Imagine you’re the CTO of a company in the red-hot market of ride-sharing.
One day, you read some very interesting news: it seems that a cyber intruder got their hands on a login key belonging to your biggest rival and used it to access an internal database to download the records of its drivers.
It turns out that the company itself leaked a database login key, onto the code-sharing platform GitHub, and nobody noticed until months had passed and 50,000 records – including names and driver license numbers – had been slurped.
“No, they didn’t,” you’d probably think. Then you well might go take a look at that source code, after which you’d come away shaking your head, muttering “They did!”
Of course we’re talking about Uber, who’s been sleuthing to try to find the culprit who breached its drivers database in May 2014.
The company didn’t find out about the breach until September of that year and admitted, finally, to the breach in February 2015 – leaving its drivers in the dark for months without telling them their information had been breached.
On the same day it announced the breach, Uber said that it had filed a lawsuit to get the power to “gather information to help identify and prosecute this unauthorized third party.”
Well, it’s been gathering information, all right, and while that sniffing around hasn’t exactly led to Lyft CTO Chris Lambert’s hand in the cookie jar, it seems as though an unidentified party associated with the IP address of Lyft’s tech chief has been eyeing that cookie jar.
The lawsuit Uber filed is what’s known as a “John Doe” because while the defendant is unknown, Uber said that the legal action would allow it to gather information to identify the guilty party.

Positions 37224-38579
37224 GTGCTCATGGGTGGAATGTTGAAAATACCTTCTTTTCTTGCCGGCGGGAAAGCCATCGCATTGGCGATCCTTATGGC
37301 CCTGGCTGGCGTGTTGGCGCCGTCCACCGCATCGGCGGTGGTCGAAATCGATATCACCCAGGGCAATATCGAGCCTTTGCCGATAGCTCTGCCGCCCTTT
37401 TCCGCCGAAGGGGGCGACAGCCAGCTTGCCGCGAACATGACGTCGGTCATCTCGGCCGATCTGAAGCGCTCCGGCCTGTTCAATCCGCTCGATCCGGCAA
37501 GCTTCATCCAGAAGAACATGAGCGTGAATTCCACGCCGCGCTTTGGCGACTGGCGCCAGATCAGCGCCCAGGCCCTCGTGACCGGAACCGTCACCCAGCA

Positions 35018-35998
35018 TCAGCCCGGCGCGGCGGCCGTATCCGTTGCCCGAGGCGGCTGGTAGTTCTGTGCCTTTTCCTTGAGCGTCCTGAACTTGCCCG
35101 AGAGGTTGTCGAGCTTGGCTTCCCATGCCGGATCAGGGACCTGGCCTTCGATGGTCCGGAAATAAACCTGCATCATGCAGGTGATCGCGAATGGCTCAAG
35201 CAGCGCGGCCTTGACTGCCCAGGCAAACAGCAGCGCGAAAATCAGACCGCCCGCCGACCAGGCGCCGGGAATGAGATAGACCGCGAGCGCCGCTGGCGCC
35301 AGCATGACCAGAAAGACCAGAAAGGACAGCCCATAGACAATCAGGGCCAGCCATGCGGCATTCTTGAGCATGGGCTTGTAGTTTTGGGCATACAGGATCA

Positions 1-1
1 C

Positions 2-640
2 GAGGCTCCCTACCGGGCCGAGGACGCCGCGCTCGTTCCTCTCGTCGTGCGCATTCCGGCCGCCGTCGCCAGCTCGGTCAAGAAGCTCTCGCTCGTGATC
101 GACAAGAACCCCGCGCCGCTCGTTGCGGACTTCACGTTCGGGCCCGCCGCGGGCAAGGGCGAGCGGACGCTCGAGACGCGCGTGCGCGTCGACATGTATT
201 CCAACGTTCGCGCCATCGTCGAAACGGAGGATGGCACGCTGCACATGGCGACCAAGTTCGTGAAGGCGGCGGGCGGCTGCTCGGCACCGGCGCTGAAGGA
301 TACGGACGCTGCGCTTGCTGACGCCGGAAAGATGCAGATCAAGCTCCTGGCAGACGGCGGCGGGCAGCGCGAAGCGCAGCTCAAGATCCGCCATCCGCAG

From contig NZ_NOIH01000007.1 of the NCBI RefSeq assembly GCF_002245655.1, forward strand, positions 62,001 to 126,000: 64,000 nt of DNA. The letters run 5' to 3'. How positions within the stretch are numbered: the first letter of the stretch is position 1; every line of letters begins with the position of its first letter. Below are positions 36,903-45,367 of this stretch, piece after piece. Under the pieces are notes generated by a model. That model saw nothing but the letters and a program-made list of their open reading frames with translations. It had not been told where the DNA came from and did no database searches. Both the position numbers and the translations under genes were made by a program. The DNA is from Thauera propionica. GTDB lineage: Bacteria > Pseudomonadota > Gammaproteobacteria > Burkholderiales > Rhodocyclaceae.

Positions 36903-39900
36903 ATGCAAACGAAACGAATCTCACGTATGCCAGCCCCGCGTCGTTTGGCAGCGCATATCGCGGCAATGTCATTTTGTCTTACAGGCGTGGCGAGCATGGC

At the same time, Uber filed a subpoena to force GitHub to release a trove of data Uber claimed will help it track down those responsible.
All of which gets us back to that IP address associated with Lambert.
Two anonymous sources alleged to Reuters last week that one of the IP addresses that viewed the leaked database key had been traced back to a Comcast broadband account belonging to Lambert.
That doesn’t mean that Lambert, or rather, his IP address, is suspected of being responsible for the breach.
According to Uber’s court papers, Lambert’s IP address isn’t the one from which the intrusion was launched; rather, an unidentified person using a Comcast IP address had access to the security key used in the breach.
Reuters’ sources said that the attack was launched by someone using a virtual private network (VPN) service based in a Scandinavian country that has a reputation for strenuously guarding its users’ privacy.
In a statement sent to The Register on Thursday, Lyft denied that its employees were guilty of any wrongdoing:
Uber allowed login credentials for their driver database to be publicly accessible on GitHub for months before and after a data breach in May 2014.
We investigated this matter long ago and there are no facts or evidence that any Lyft employee, including Chris, downloaded the Uber driver information or database, or had anything to do with Uber's May 2014 data breach.
I echo The Register in considering the timing of the Reuters report to be rather interesting, coming as it did a few hours before Lyft announced major partnerships: Shell’s giving its drivers fuel discounts, and it’s arranging for people who rent Hertz cars to be able to also be Lyft drivers.
Now, regarding Lambert having possibly looked at Uber’s database key, what say ye: if he did look at the key, was that irresponsible, or completely understandable?
The commenters on The Register’s article have some interesting thoughts on the matter:
If I was CTO of Lyft, and I read the news that Uber had put their codebase on GitHub, of course the first thing I'm going to do is git clone that repo. It would almost be remiss of him not to. It's quite possible he picked through the code and didn't even realise the database key was in there.
Crazy Operations Guy
I would too, but that is also why I'm not a CTO. A C-level employee is essentially the physical embodiment of the company, their actions must reflect the ideals of the company they are part of. The difference between an executive and an employee is similar to that of a head-of-state versus a private citizen. A citizen could walk into a strip club because they are curious about it, but if the president were to do such a thing, he'd be facing months of bad press, numerous calls for impeachment, and endless inquiries into their actions.
Readers, what would you have done: looked at the key, or consulted with your company’s legal counsel? Please share your thoughts in the comments section below.
Image courtesy of lyft.com